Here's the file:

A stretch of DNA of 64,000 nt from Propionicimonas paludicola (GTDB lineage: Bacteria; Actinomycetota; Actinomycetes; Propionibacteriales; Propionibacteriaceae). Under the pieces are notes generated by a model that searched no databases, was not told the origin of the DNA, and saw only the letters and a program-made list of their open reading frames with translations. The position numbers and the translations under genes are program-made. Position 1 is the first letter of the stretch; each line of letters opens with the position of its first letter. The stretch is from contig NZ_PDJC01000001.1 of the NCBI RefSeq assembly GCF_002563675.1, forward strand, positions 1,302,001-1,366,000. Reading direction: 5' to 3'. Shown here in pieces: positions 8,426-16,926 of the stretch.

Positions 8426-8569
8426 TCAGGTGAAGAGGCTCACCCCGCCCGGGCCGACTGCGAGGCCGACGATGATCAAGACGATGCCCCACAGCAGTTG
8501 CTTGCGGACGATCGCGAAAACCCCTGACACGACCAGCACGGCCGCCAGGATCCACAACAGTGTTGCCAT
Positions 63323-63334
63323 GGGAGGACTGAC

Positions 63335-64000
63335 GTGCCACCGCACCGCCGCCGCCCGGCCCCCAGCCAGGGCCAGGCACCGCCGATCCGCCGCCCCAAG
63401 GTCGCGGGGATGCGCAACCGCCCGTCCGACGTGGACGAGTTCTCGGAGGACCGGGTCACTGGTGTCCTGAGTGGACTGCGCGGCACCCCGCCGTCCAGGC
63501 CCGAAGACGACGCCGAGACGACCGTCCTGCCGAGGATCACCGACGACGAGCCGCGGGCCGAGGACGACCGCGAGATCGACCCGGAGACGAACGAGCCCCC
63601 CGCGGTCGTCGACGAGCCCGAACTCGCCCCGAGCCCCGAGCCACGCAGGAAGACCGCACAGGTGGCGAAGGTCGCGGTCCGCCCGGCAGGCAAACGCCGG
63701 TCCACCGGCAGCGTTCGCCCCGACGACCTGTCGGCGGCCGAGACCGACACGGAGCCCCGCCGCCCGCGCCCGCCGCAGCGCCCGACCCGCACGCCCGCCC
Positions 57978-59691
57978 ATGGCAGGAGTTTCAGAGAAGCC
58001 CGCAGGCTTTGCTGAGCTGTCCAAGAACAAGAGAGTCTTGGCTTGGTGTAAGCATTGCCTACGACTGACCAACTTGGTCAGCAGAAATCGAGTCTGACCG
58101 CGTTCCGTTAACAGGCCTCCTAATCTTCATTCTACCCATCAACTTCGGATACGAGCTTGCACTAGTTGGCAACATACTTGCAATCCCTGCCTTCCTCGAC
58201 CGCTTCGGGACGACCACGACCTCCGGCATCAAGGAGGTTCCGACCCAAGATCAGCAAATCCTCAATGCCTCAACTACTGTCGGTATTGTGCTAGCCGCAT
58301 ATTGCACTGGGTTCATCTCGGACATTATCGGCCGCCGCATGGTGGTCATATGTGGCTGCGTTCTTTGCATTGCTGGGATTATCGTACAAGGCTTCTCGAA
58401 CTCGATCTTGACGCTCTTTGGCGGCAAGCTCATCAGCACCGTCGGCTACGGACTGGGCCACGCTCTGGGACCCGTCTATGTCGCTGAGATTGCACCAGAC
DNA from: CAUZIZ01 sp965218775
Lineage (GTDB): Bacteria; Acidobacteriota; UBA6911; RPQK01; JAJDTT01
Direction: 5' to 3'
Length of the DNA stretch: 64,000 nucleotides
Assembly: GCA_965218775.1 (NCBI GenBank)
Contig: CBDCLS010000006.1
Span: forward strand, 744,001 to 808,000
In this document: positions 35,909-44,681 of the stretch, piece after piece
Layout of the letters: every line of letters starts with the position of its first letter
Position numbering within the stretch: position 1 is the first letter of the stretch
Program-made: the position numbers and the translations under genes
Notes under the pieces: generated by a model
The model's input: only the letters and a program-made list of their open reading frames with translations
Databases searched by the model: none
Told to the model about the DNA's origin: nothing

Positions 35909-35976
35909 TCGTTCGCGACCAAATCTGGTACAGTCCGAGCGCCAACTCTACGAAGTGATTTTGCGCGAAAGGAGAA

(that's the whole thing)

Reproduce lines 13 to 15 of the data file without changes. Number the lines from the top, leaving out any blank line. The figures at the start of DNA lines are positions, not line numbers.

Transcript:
Positions 57978-59691
57978 ATGGCAGGAGTTTCAGAGAAGCC
58001 CGCAGGCTTTGCTGAGCTGTCCAAGAACAAGAGAGTCTTGGCTTGGTGTAAGCATTGCCTACGACTGACCAACTTGGTCAGCAGAAATCGAGTCTGACCG